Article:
May We Suggest
This blog provides customized book recommendations to our patrons. To get your own, just fill out the May We Suggest form and you can expect results within 10 days. You can also like May We Suggest on facebook.
The food lover's garden by Mark Diacono ; photography by Mark Diacono ; recipe photography by Laura Hynd ; recipe development by Debora Robertson — Did you know that you can eat daylilies and nasturtiums? Do you ever find yourself overwhelmed with produce from the garden but aren't sure how to prepare it? This book has a mix of growing information, tips and info about a variety of types of produce and recipes for how to use it all. Who wants to make some nasturtium risotto?
This may even inspire you to read about more talented animals!
Terrarium craft : create 50 magical, miniature worlds by Amy Bryant Aiello & Kate Bryant ; photography by Kate Baldwin — Terrariums are simple to make but they can bring so much magic to a space. This book has fifty ideas for terrariums in four themes: forest, beach, desert, and fantasy. Making a terrarium can be as easy as following the instructions provided here, or taking inspiration and doing your own thing. It can be a fun family activity, or a meditational endeavor for a solo crafter.
Here are some great kids cd's that you can play while you jump into the pile of leaves.
John McCutcheon's four seasons [sound recording]: autumnsongs by McCutcheon, John
Sara Jordan presents celebrate seasons [sound recording] by Sara Jordan; composed by Sara Jordan, Mark Shannon
The ruins of Detroit by Yves Marchand and Romain Meffre; with essays by Robert Polidori and Thomas J. Sugrue; [translations by Sébastien de Villèle] Over the past generation Detroit has suffered economically and its urban decay is now glaringly apparent. The authors have documented this disintegration, showcasing with amazing photograhs structures that were formerly a source of civic pride.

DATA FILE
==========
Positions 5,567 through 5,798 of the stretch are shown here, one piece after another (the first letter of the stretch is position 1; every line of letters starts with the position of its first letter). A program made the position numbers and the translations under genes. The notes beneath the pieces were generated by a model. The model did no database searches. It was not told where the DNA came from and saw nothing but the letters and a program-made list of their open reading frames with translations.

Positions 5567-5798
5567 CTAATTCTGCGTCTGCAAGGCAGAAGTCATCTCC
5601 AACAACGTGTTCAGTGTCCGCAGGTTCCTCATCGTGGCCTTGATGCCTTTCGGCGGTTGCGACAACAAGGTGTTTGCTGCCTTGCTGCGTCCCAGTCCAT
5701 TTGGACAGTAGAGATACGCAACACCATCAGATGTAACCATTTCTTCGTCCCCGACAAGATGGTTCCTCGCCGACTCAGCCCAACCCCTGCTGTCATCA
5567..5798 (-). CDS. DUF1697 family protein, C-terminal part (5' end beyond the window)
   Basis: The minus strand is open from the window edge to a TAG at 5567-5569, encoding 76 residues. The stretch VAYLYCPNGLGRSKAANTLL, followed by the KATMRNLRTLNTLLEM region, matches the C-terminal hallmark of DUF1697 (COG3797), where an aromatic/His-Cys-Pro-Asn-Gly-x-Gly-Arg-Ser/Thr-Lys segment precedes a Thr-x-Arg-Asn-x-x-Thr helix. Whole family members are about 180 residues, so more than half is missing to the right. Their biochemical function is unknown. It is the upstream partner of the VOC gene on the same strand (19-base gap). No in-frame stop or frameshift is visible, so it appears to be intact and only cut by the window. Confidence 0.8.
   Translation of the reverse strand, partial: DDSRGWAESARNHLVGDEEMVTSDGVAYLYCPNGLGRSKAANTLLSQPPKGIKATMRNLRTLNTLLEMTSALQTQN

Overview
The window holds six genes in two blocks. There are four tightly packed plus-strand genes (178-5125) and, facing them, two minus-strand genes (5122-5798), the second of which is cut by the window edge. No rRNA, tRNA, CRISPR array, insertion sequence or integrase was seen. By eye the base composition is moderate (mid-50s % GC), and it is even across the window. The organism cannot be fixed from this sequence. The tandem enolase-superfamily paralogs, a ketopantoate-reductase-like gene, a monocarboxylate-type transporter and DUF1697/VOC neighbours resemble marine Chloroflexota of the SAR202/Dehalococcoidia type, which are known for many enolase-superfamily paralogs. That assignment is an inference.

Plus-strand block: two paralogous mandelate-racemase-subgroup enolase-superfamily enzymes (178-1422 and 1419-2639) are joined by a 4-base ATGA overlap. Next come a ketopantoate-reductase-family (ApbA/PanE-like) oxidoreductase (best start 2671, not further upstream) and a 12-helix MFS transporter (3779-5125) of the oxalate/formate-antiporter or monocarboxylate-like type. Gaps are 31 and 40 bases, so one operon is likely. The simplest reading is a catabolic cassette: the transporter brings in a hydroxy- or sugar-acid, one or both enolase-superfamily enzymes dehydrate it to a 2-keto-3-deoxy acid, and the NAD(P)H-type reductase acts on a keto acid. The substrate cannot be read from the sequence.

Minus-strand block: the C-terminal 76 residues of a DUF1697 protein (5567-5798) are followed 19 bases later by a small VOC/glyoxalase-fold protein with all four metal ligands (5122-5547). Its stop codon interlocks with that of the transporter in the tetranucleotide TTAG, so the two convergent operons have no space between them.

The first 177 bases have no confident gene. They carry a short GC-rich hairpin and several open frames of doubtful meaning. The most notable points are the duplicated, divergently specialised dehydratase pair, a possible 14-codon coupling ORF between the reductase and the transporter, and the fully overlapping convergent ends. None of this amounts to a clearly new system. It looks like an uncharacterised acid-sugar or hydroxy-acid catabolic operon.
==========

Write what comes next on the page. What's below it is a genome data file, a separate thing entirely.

Everything for fall : a complete activity book for teachers of young children : activities for September, October, and November by edited by Kathy Charner ; illustrations by Joan Waites — can help both teachers and parents plan fun, educational, autumn-based activities for young children. Covering the months of September, October and November, this book offers ideas for language, science and math activities, arts and crafts, snacks, and more. Check this book out from the Parenting section in the Children's Department.
The knitter's year : 52 make-in-a-week projects-- quick gifts and seasonal knits by Debbie Bliss ; photography by Penny Wincer — The projects in this book are categorized by season, and there are just enough of them that you can knit one a week throughout an entire year. They're also manageable projects that most knitters could expect to complete in a week or less. The items range from useful items like a pincushion and a pencil case to accents you can wear like a belt and a corsage. All the projects have a simple, refined style that can easily be embellished if desired.
The arrival of fall also means the arrival of apples! Whether they're baked into a pie, dipped in caramel, pressed into cider, or simply enjoyed plain, apples are always a wonderful autumn treat. Why not read some stories about apples, too? Listed below are some easy books all about this fabulous fruit. You can find them in the Readers section in the Children's Department.
Ten apples up on top! by Theo. leSieg; illustrated by Roy McKie
Big red apple by Tony Johnston; illustrated by Judith Hoffman Corwin